Managing Technical Debt and Legacy Websites

July 30, 2015

IEG has produced over 150 distinct web properties over the last two decades. This large collection of sites requires ongoing maintenance or pieces of those sites will break at some point, as they accumulate technical debt.

What is Technical Debt?

Technical debt is a metaphor referring to the debt created from legacy systems and long-maintained architectures. If the debt is not repaid by correcting the suboptimal solution, it will continue to accumulate interest. This interest takes the form of increasing complications when trying to resolve or repay. Migrations are the collections agencies for technical debt.

“Implementing Service Oriented Architectures”
Bradley Clerkin – Solution Principal @ Slalom
AWS Summit NY, July 8

We have accumulated so many websites over the past twenty years, we now have thousands of pages left online, left untouched. We have to decide what is best for those sites. Should they be kept online, or retired and removed from the web?

Broadcast Companion Sites

Most of our web properties are broadcast companion sites. Our flagship episodic programs on PBS include Nature, American Masters, Great Performances, Religion and Ethics Newsweekly, and Secrets of the Dead. These programs have a well-tuned web production process. Content is added on an ongoing basis, and they are periodically redesigned and upgraded with new features and technology. The same is true for our station sites,,, and

However, the majority of our broadcast companion sites are built for stand-alone or miniseries programs. In the past, these sites have been funded, built, launched, and then generally neglected a few months after the initial program run, as new projects roll in and the cycle begins again. Over time, they all ultimately break in some fashion. If it’s not an interactive or a script, it’s the page layout breaking as browsers evolve, or the images and video shrinking as display size and PPI continue to grow. These are the sites that accumulate most of the technical debt.

Greenfield Versus Legacy
Who doesn’t want to work on greenfield projects? You get to use the latest and greatest tools, with no constraints from legacy infrastructure. You can use everything you’ve learned from previous projects, and make better architectural decisions. You don’t have to migrate content from a square peg to a round hole. You don’t have to train and retrain users who have committed painstaking workarounds for the legacy system into muscle memory. As the old joke goes, “How did G*d create the world in 6 days? No legacy infrastructure and no users.” Unfortunately, unless you’re working for a startup, you’ll probably have to deal with a mountain of legacy code and content. However, you may be able to reduce the size of that mountain before you move it.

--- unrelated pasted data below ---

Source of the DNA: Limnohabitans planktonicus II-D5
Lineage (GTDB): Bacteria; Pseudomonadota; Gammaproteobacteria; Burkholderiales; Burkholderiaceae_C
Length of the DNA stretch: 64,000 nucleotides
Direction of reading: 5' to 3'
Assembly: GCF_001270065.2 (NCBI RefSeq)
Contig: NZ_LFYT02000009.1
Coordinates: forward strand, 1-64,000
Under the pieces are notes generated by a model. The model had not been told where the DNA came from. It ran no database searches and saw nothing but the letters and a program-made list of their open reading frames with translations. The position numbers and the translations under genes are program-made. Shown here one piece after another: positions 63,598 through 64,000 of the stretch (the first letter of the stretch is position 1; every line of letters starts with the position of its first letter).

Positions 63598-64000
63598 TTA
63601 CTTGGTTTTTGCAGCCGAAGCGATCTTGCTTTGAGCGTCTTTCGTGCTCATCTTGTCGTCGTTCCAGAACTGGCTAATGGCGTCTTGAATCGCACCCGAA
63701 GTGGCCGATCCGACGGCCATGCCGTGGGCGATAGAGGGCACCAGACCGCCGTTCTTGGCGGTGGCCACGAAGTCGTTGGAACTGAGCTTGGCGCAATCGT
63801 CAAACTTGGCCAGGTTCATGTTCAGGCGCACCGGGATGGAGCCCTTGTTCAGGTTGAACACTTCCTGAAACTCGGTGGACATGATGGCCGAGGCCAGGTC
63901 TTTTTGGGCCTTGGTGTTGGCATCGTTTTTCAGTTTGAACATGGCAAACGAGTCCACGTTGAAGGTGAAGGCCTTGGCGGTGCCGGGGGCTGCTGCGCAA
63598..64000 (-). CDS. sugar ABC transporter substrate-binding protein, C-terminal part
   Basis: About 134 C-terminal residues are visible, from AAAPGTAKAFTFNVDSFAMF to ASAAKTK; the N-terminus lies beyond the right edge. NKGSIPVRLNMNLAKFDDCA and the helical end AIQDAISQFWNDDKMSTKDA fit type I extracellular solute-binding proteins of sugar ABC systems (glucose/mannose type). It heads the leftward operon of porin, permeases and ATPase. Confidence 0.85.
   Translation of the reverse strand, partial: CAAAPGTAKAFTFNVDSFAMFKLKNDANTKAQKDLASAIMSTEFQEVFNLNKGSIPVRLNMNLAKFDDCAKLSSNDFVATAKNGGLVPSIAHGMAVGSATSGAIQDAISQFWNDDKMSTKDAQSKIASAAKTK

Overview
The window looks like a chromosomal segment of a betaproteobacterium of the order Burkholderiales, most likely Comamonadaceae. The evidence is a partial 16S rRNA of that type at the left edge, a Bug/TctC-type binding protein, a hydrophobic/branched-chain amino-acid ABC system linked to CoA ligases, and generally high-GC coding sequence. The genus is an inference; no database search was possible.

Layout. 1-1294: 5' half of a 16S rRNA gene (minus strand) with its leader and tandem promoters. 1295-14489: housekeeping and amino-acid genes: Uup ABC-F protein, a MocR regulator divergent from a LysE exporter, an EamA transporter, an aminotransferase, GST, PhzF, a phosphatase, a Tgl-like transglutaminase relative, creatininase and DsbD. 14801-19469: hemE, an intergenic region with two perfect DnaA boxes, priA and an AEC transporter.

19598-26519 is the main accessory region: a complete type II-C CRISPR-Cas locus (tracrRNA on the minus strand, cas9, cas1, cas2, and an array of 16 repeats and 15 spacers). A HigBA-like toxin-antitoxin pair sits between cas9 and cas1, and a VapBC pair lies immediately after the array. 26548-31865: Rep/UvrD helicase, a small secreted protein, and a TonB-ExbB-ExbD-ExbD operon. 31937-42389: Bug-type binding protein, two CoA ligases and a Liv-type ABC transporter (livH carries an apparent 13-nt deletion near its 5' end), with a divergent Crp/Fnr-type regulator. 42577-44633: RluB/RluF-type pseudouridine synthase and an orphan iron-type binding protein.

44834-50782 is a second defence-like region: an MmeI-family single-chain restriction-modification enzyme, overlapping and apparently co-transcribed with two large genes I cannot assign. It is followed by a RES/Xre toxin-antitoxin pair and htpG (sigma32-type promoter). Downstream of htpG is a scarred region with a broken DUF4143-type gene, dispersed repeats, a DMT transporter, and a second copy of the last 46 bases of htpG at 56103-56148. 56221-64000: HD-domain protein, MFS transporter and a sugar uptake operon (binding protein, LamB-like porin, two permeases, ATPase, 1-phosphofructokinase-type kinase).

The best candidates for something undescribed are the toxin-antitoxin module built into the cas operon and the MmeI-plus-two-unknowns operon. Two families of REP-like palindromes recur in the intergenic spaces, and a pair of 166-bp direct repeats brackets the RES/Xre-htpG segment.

Retiring Sites and Evergreening

We are currently working through a list of 63 legacy web sites from our pre-WordPress era, stretching all the way back to 1997. They are mostly static HTML, with a few interactives. All no longer have budgets (see below) and will require significant work to update to current best practices. We are using the following criteria to determine what to keep and what to drop:

  • High traffic
  • High search results
  • Video availability
  • Unique content
  • Value to internal stakeholders

The more sites we drop, the lower the technical debt we retain when we visit the remaining sites in the future. For the sites we keep, we drop features that would be too expensive to update. We “evergreen” the site by disabling social media and other time-sensitive widgets. We then add a banner that says “This website is no longer actively maintained. Some material and features may be unavailable.”

Recommendations for Project Life Cycle and Technical Debt

I recommend life cycle planning that accounts for technical debt for every project. This needs to happen at every phase of a project, including grant proposals, scope of work, contracts, and service agreements. If applicable, grant terms should be taken into account first; asset licensing should be taken into account next. For example, if the primary content of a site is online video and the rights are secured for five years after launch, the life cycle of the project is five years. A date to take down the site along with the video should be in the contract, along with a line item in the budget. If the non-video content should be left online, that should also be specified from the start, as the life cycle will include a post-video phase.

Finally, ongoing routine maintenance, technical upgrades (e.g. WordPress, PHP, etc.), hosting, archiving the content after the site goes offline, and all other post-launch costs and resources must all be considered as early as possible in the planning process. These facts should be clearly specified for the entire time the project requires any resources. This level of detail will improve long term budget accuracy for the project, and provide clarity and direction for the often neglected post launch, retirement, and archive phases.

The opinions expressed in this post represent those of the individual author, Brian Patrick Lee, and not those of Digital at The WNET Group.